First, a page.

The two main components of most pension funds are stock market investments and government bonds. The stock market investments are seen as growth assets, and the government bonds are seen as more secure assets. How much of your money is in each will depend on your risk profile, but as a guide, a medium-risk fund could have 40% invested in each asset. The fund manager can increase and reduce the amount held in each.
The economic world is concerned that we are sliding into a recession. The war in Ukraine and subsequent increases in commodity prices such as wheat and oil have contributed to this turmoil. Add to this recent job cut announcements, and it’s clear to see why the profitability of companies is under scrutiny. This has led to an increase in the volatility of the large stock markets, with the Euro Stoxx index down 15% and the S&P500 down 17%, year to date.
With this type of volatility, most pension investors would prefer their fund manager to reduce the holding in the stock markets and increase the investment in more secure assets. And that’s what fund managers would typically do. But here is the real problem.
Government Bonds – not so secure!
Inflationary fears have forced central banks to increase interest rates very quickly. And at record-breaking levels. The ECB rate has gone from 0% to 2% in three months. In the last few years, governments have been borrowing money at next to zero interest rates. The increase in interest rates has reduced the market value of these existing government bonds. Subsequently, the bonds held in pension funds are seeing reductions in value of up to 20%! Remember, these are supposed to be the more secure assets.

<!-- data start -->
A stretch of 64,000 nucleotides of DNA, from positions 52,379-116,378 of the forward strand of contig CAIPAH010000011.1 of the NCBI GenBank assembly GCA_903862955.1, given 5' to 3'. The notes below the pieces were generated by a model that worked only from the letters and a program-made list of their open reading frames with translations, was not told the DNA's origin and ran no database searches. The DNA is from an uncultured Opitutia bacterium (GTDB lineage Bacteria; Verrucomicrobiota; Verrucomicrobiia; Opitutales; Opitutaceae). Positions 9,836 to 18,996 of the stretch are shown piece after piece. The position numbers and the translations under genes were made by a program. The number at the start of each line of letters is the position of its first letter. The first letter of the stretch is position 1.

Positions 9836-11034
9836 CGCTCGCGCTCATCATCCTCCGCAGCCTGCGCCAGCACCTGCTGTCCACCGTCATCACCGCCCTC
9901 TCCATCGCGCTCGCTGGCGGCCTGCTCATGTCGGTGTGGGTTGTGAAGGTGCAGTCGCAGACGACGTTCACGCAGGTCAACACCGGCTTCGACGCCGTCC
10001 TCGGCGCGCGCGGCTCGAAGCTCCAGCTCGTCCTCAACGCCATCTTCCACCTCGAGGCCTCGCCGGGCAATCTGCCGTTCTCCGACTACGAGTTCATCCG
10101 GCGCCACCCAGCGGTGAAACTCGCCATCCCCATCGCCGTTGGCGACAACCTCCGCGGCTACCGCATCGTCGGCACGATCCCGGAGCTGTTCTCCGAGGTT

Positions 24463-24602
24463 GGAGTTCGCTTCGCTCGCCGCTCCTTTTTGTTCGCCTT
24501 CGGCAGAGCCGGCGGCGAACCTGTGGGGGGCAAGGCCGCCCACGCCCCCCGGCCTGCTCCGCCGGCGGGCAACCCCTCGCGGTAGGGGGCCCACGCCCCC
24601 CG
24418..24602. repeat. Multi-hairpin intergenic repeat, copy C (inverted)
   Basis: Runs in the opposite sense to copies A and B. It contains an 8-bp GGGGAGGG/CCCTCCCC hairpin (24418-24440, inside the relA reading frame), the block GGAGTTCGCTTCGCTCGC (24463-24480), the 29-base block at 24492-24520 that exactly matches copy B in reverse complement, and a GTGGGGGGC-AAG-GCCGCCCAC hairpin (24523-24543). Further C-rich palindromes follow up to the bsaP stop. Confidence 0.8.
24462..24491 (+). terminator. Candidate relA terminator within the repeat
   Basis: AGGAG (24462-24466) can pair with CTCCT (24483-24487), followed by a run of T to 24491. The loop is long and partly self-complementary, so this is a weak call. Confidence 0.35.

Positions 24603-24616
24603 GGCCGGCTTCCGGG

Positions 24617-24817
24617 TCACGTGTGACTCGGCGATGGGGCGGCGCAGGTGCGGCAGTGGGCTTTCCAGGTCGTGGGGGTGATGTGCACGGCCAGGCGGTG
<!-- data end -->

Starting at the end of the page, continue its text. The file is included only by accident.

The inclusion of other asset classes, such as property, infrastructure, and commodities, has helped lessen the impact. The average medium risk pension fund return is about -10%. The best performing funds have suffered losses of circa -4% to -6%. So clear evidence that diversification works.
It is understandable that people will worry about the economic impact on their pension savings. The important take aways from all this uncertainty is to make sure you know how much risk is being taken with your pension money and how well is it diversified. For more insight or advice on how to manage your pension, contact our Financial Planning team
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